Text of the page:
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A: There are those who suspect Wildflower Center volunteers are the culpable and capable culprits. Yet, others think staff members play some, albeit small, role. You can torture us with your plant questions, but we will never reveal the Green Guru's secret identity.

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Sunday - September 02, 2012

From: San Marcos, TX
Region: Southwest
Topic: Plant Identification
Title: Is Talinum paniculatum native to Central Texas?
Answered by: Nan Hampton and Joe Marcus

QUESTION:

I just bought a plant in Austin called Talinum paniculatum, Jewels of Opar. We are adamant about growing only local natives in the yard so it will have to be a potted plant unless you can verify it's credentials. USDA says it is native to central Texas, but I have never seen it and NPIN does not list it. Thanks.

ANSWER:

The USDA Plants Database lists Talinum paniculatum (Jewels of Opar) as a native plant and their distribution map shows it occurring in Travis County.  That doesn't necessarily mean it is native to Travis County.  You will notice on the distribution map of Texas that it is concentrated along the Gulf Coast and in the south and west along the Texas and Mexican border.  It is native to Central and South America as well as the West Indies according to eFloras.org which also lists it as being native west of the Mississippi River.  You can see a line drawing on the eFloras site and photos and more information on the Southwest Environmental Information Network.  If the plant you bought looks like these illustrations, then I would say that you will be fine putting it in your yard.  However, it is our understanding that it can be somewhat aggressive in the garden.  This might influence your decision about whether you keep it in the pot or put it in your garden.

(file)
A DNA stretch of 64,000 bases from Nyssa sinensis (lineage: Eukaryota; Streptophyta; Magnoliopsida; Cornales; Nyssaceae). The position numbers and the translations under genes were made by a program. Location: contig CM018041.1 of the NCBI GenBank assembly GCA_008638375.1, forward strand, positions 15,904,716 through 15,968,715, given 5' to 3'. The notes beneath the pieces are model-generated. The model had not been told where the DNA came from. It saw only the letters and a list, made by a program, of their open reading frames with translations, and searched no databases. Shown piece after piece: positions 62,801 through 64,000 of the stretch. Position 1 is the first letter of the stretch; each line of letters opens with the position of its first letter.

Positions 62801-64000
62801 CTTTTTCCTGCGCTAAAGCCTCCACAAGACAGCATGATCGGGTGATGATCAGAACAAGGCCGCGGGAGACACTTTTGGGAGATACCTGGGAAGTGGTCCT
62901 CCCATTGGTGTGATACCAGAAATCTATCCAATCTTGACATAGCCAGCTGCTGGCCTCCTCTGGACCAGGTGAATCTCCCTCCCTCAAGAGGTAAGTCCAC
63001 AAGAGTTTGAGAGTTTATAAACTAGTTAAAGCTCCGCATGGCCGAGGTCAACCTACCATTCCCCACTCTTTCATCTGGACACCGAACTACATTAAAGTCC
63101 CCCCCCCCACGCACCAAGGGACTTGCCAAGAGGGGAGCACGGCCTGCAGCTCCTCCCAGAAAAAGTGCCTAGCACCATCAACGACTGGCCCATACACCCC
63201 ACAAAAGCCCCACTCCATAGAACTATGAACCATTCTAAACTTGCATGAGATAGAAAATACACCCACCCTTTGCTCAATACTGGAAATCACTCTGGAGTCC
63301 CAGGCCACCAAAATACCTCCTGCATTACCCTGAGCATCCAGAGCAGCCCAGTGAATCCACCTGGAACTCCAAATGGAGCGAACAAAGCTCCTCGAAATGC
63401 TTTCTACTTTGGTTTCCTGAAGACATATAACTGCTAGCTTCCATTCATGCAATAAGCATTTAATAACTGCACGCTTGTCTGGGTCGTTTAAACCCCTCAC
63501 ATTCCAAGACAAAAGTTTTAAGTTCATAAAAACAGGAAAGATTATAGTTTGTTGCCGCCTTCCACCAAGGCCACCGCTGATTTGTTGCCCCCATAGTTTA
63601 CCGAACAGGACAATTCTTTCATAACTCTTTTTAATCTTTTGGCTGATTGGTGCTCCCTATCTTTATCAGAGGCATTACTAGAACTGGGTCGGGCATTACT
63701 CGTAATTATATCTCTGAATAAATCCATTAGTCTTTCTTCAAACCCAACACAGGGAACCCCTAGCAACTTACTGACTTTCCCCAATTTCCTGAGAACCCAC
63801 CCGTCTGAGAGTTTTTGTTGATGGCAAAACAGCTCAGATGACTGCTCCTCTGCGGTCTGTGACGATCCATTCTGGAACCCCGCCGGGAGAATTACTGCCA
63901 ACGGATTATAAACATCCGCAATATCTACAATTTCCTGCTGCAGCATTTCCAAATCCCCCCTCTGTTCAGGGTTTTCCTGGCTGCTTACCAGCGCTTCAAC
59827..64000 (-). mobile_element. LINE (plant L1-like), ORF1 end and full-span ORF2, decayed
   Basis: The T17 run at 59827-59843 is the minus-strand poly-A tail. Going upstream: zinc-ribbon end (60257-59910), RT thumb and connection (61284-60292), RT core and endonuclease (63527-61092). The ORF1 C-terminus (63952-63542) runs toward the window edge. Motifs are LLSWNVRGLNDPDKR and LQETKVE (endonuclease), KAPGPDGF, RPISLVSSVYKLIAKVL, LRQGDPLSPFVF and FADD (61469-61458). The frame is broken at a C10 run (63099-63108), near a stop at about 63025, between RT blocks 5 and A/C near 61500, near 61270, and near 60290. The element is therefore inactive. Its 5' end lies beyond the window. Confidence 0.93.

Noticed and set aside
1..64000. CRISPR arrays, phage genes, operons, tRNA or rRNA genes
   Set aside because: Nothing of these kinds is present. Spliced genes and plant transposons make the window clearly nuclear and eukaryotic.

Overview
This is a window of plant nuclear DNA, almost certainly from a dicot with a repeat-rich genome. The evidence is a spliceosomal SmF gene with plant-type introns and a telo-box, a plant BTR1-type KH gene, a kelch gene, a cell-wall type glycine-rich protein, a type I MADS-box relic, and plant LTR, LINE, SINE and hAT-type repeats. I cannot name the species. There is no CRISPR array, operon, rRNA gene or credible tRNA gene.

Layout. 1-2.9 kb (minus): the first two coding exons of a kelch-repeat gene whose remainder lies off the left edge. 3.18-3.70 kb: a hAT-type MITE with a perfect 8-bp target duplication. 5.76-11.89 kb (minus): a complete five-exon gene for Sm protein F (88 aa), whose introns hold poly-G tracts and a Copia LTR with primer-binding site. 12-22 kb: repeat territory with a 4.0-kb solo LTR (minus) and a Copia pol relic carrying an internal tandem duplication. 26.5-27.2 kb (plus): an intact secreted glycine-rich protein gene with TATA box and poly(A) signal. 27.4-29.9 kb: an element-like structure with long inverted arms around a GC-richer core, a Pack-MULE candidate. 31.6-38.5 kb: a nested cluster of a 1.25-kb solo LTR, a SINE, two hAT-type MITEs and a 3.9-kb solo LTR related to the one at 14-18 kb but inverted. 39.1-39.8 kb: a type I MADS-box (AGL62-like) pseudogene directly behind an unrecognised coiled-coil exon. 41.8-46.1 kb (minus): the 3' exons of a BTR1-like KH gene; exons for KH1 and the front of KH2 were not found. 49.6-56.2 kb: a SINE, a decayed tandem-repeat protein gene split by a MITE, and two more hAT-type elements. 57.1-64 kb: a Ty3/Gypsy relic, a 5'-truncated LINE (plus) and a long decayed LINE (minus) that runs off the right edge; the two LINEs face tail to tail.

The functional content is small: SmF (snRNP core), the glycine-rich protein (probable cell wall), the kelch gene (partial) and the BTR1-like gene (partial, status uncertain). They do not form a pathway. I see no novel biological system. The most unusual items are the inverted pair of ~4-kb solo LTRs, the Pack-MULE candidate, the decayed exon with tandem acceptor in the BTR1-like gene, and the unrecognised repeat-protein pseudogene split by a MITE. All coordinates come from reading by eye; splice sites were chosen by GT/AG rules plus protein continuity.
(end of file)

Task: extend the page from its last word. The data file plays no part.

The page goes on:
Although we do strive to have all native plants in our Native Plant Database, this is one that didn't make it in.  Our Native Plant Database was created by collating a number of existing databases that we had created or that were donated to us.  Since then, we have steadily built the database by adding species as time and resources allow.  We usually don't add species records to the database until we have one or more images of the species to make the record more useful to the public.  Somehow, Jewels of Opar was never been included in any of our source databases and we've never received any pictures of it.  So it's one of those Texas natives that we have yet to treat, though we will certainly do that when we acquire good imagery of it.  If you would like to contribute images of your newly-acquired plant, please visit our Contribute Images page to read instructions for submission of photos.

 

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